Linked by Andy Roberts on Thu 9th Jun 2005 20:58 UTC
Java The recent announcement from Apache regarding their plans to embark on their own J2SE implementation called Harmony has re-ignited the long-running Java/OSS debate. James "Father of Java" Gosling reacted in an unexpected way by giving a misleading view of what open source is really all about. Now that the dust has settled a little bit, it's time for an article that is not championing the cause for the relicensing of Sun's implementation under more permissive, open source terms, but simply a look at what could (and could not) happen under the open source model.
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Re: Defending Java
by pixelmonkey on Fri 10th Jun 2005 00:43 UTC

Excuse me, Ubuntu did not "fork" from Debian. Ubuntu takes Debian's immense packaging effort and focuses effort on polishing the desktop so that it is useable out of the box. Ubuntu does what I used to spend 2-3 days doing after a fresh Debian install: making the damn thing useable.

Someone wrote on Ian Murdock's blog:

"I would have thought that everyone realized that the only reason that Ubuntu can offer such a fine finished product as Hoary Hedgehog is that it is based on such a fine unfinished product as Sarge."

That's exactly right. Debian is an amazing volunteer effort; every time I explain how Debian works to a crowd of people, they all go "Wow--you mean all those developers, all over the world, put together an operating system with thousands upon thousands of free software packages? And they do all this for free?" Yes, they do. So bare with them if the end-result isn't so pretty from a Desktop Linux point of view.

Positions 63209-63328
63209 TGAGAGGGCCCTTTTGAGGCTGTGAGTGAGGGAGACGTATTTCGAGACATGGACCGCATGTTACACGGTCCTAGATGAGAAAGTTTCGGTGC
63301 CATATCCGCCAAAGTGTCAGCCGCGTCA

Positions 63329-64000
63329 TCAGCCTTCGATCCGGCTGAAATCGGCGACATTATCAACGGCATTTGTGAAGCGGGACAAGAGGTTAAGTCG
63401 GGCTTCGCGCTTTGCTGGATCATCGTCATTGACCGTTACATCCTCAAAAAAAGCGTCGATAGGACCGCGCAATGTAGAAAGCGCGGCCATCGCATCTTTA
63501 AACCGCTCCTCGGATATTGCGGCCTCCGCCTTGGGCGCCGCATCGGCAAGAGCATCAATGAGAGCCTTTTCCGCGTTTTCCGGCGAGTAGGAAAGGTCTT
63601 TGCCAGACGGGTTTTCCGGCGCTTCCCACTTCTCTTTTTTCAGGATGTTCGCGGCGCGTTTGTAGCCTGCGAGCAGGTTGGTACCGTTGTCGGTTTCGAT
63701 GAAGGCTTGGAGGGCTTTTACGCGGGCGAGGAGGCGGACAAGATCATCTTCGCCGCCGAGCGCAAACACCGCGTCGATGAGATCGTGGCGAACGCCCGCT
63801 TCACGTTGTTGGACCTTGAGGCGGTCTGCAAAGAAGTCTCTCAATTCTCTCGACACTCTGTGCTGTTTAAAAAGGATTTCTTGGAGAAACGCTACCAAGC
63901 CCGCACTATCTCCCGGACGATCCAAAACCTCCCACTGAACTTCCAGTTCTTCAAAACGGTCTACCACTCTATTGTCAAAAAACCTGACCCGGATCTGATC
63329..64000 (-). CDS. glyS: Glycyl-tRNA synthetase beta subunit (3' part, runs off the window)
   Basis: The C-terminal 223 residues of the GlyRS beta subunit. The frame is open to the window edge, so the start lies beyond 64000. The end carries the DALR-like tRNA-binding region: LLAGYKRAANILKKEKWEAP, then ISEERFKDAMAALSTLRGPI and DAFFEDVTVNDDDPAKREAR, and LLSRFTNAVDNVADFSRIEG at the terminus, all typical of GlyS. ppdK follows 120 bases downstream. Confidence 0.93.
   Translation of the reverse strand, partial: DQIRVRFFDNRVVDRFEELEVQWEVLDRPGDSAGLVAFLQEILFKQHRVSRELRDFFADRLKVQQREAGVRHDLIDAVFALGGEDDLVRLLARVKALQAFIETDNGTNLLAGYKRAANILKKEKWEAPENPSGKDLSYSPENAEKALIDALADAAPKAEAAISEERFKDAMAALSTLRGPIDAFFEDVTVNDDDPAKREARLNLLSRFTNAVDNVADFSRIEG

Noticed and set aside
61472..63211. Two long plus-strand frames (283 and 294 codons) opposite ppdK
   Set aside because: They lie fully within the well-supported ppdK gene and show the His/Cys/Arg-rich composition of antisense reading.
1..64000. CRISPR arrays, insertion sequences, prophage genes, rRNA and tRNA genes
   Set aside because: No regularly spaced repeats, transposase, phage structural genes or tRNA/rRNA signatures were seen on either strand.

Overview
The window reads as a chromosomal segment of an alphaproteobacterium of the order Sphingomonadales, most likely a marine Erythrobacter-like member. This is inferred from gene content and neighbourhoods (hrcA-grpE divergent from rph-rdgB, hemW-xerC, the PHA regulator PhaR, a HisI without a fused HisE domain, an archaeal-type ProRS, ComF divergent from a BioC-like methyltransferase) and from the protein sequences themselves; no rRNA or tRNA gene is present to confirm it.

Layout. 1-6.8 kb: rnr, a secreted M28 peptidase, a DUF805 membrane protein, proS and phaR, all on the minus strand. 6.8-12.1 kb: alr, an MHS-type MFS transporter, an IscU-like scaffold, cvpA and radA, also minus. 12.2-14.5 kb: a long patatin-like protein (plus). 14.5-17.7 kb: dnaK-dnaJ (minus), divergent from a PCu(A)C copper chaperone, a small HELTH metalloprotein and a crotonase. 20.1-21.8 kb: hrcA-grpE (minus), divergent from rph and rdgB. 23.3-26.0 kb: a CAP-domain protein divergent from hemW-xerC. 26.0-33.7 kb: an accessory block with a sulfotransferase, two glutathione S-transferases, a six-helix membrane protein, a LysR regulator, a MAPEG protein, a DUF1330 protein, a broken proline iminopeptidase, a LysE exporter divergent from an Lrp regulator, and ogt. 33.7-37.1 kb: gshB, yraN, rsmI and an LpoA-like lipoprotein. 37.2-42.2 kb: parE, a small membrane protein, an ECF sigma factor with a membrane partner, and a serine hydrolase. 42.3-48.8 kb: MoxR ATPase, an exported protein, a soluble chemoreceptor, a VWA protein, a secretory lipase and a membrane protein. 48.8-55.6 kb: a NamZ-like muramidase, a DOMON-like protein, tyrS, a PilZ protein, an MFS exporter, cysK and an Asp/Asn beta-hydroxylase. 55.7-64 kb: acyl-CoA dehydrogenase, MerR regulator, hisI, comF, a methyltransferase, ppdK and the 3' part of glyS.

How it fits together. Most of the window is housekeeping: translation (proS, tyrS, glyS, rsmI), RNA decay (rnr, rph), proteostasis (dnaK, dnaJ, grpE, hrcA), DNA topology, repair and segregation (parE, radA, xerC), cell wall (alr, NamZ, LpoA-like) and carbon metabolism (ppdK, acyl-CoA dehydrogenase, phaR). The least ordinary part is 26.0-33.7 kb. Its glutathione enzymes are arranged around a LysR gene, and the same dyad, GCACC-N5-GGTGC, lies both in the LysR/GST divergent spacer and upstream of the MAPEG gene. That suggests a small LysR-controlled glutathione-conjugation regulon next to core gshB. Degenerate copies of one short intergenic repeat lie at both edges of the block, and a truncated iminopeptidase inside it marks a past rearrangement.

All Ubuntu does is say, "Okay, Debian is great, but let's make it a polished desktop, a nice user experience, and then let's support the software that we choose from Debian so that users don't have to deal with breaks on upgrades and things like that."

I still run pure Debian on my desktop, but I run Ubuntu on my laptop. Debian is my desktop, many years old, built the way I want it. Ubuntu is the Linux I'd like to show to the outside world of non-Linux geeks, so they understand that you don't have to be a complete computerphile to use a Free OS.

Let's remember that if derivatives weren't allowed (due to a more restrictive license from Debian), then Ubuntu wouldn't have existed, and pushed desktop linux innovation a bit further. I understand some devs take issue with Ubuntu because it basically gets all the attention for what is really nothing more than a "Debian system in a shiny package," meanwhile Debian developers are the unsung heros. I feel bad about that too. But Ubuntu's website does recognize the relationship between Ubuntu and Debian: